Questions From Readers
The reason why Psalm 37:11, in the New World Translation, reads “the meek ones” is because the Hebrew word ‛anáv, there rendered “meek,” has the thought of “poor, humble, meek,” rather than mild tempered. ‛Anáv is therefore consistently rendered “meek” throughout the Hebrew Scriptures of the New World Translation. According to the American College Dictionary, one who is meek is “one humbly patient or submissive, as under provocation from others.”
Now as to Matthew 5:5, it should be noted that Jesus was not reading or quoting directly from a Hebrew scroll of the Psalms. As to the New World Translation rendering, it is true that the expression “mild-tempered ones” might have been rendered another way, such as “meek ones.” Why, then, “mild-tempered ones”?
Many persons are familiar with the King James Version rendering of Matthew 5:5, “Blessed are the meek.” Many have also got the idea that what Jesus meant was ‘blessed are the teachable.’ So the expression has often been made that to be meek is to be teachable. True, he who is meek is teachable, but being teachable is only one of the qualities a meek person has. Moreover, the basic meaning of the original Greek word at Matthew 5:5 is not “teachable.” According to the two-volume Greek-English Lexicon by Liddell and Scott the Greek word in Matthew 5:5 means, respecting persons, “mild, gentle, meek,” and the adverbial form of it means “mildly, gently.” Interestingly, The New English Bible, at Matthew 5:5, reads: “How blest are those of a gentle spirit.”
Also the Greek-English Lexicon by Westcott and Hort states regarding this Greek word, praús or práos: “Mild temper, and, of animals, tame, gentle. Matthew 5:5 (Here the AV and AS render it meek, but the words never did, at any time, or in any passage of any other author signify meek.)”
The New World Translation Committee, by rendering the Greek word “mild-tempered,” believes it has attained a far superior rendering than “meek.” The New World Translation rendering defines the Greek word and does not leave it up to any reader to attach an arbitrary meaning to the word, such as saying that “meek” means “teachable.”
● Does the scripture at Psalm 34:7, “The angel of Jehovah is camping all around those fearing him, and he rescues them,” have application to rescue from natural disasters such as floods and earthquakes?—R. E., United States.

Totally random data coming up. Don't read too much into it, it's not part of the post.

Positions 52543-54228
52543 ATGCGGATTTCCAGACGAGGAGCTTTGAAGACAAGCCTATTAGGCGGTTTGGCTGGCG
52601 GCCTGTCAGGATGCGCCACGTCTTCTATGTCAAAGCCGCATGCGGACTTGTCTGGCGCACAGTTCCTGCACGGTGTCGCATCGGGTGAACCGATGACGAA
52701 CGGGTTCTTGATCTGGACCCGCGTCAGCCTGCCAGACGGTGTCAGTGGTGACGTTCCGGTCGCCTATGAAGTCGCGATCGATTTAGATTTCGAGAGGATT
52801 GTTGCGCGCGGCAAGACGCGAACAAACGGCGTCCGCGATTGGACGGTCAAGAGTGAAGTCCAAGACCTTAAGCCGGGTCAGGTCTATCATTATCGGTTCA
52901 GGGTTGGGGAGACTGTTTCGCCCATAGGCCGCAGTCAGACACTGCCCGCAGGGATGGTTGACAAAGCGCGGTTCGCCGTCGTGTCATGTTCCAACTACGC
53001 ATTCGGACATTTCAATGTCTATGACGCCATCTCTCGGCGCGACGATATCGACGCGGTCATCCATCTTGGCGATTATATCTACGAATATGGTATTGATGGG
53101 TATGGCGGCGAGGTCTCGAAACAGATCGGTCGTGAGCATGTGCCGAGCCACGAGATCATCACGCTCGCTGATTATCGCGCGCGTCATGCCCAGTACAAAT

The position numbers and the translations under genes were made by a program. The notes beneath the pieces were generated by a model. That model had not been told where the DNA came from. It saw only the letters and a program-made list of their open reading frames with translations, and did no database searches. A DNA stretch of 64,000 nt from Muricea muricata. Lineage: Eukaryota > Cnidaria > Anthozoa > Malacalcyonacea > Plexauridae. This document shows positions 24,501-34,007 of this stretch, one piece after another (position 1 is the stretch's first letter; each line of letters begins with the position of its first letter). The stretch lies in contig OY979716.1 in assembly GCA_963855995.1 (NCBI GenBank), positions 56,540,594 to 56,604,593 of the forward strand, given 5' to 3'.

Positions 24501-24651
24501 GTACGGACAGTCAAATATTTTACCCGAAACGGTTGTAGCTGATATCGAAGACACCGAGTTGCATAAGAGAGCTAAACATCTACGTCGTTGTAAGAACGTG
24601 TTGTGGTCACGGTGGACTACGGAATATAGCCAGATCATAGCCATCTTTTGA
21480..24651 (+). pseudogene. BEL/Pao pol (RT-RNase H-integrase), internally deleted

This scripture must be understood in the light of its context. The superscription to Psalm 34 sup says: “Of David, at the time of his disguising his sanity before Abimelech, so that he drove him out, and he went away.” So David is speaking against a background of his being in enemy territory, where he had to disguise himself by pretending to be insane before King Abimelech (also called Achish) in order not to be executed by this Philistine king, who might otherwise have viewed David as an intelligent, scheming, spying Israelite. Under such circumstances Jehovah’s angel preserved David and rescued him. This is very different from rescuing one from a flood or an earthquake. The circumstances are entirely different, and they have no relationship to each other.—1 Sam. 21:10-15.
When it comes to floods and storms, Jehovah’s people have to heed storm warnings just like everyone else. True, the tendency of many persons is to ignore warnings, as some have done regarding hurricanes and floods, so losing their lives. Those who choose to ignore warnings, thinking ‘it cannot happen to me,’ must accept the consequences.
Protection after Armageddon is something else. Even Armageddon may not end earthquakes. We cannot be dogmatic and say that Armageddon will immediately bring the entire globe, internally and externally, to its finished condition and hence there will not need to be any alterations in the interior or on the surface of the earth. But should these be necessary during the progress of the thousand years, God can direct the course of these, and he can bring about the protection of his people from any harm or loss, in harmony with the promise at Revelation 21:4.